Turbocharger system engines contain many of the same components mentioned with the previous systems. [Figure 3-19] Some systems use special lines and fittings that are connected to the upper-deck pressure for air reference to the fuel injection system and in some cases for pressurizing the magnetos. Basic system operation is similar to other turbocharger systems with the main differences being in the controllers. The controller monitors deck pressure by sensing the output of the compressor.
The controller controls the oil flow through the wastegate actuator, which opens or closes the exhaust bypass valve. When deck pressure is insufficient, the controller restricts oil flow thereby increasing oil pressure at the wastegate actuator. This pressure acts on the piston to close off the wastegate valve, forcing more exhaust gas pulses to turn the turbine faster and cause an increase in compressor output. When deck pressure is too great, the opposite occurs. The exhaust wastegate fully opens and bypasses some of the exhaust gases to decrease exhaust flow across the turbine. An aftercooler is installed in the induction air path between the compressor stage and the air throttle inlet. [Figure 3-20]
Most turbochargers are capable of compressing the induction air to the point at which it can raise the air temperature by a factor of five. This means that full power takeoff on a 100 °F day could produce induction air temperatures exiting the compressor at up to 500 °F. This would exceed the allowable throttle air inlet temperature on all reciprocating engine models. Typically, the maximum air throttle inlet temperature ranges from a low 230 °F to a high of 300 °F. Exceeding these maximums can place the combustion chambers closer to detonation.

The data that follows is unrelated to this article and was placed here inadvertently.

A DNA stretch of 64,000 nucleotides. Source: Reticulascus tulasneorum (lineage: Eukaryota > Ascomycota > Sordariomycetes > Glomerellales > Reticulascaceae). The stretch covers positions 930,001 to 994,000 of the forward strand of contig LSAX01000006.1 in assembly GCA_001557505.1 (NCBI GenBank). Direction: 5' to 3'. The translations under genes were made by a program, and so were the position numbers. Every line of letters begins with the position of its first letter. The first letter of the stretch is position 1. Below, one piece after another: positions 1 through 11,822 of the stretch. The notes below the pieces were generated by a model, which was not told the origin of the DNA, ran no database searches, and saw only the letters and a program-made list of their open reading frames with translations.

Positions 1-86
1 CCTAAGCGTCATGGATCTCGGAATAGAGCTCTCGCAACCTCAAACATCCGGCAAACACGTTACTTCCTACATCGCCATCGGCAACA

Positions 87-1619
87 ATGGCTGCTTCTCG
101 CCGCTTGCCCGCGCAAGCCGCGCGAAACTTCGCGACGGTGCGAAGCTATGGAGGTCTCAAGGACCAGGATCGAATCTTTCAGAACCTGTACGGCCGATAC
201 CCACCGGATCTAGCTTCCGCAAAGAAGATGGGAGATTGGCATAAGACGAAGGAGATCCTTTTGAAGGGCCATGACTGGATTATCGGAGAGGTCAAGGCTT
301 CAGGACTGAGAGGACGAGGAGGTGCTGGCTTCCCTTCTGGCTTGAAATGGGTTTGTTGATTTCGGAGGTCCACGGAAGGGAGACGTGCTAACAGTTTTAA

The function of the aftercooler is to cool the compressed air, which decreases the likelihood of detonation and increases the charge air density, which improves the turbocharger performance for that engine design. On engine start, the controller senses insufficient compressor discharge pressure (deck pressure) and restricts the flow of oil from the wastegate actuator to the engine. This causes the wastegate butterfly valve to close. As the throttle is advanced, exhaust gas flows across the turbine increases, thereby increasing turbine/compressor shaft speed and compressor discharge pressure. The controller senses the difference between upper deck and manifold pressure. If either deck pressure or throttle differential pressure rises, the controller poppet valve opens, relieving oil pressure to the wastegate actuator. This decreases turbocharger compressor discharge pressure (deck pressure).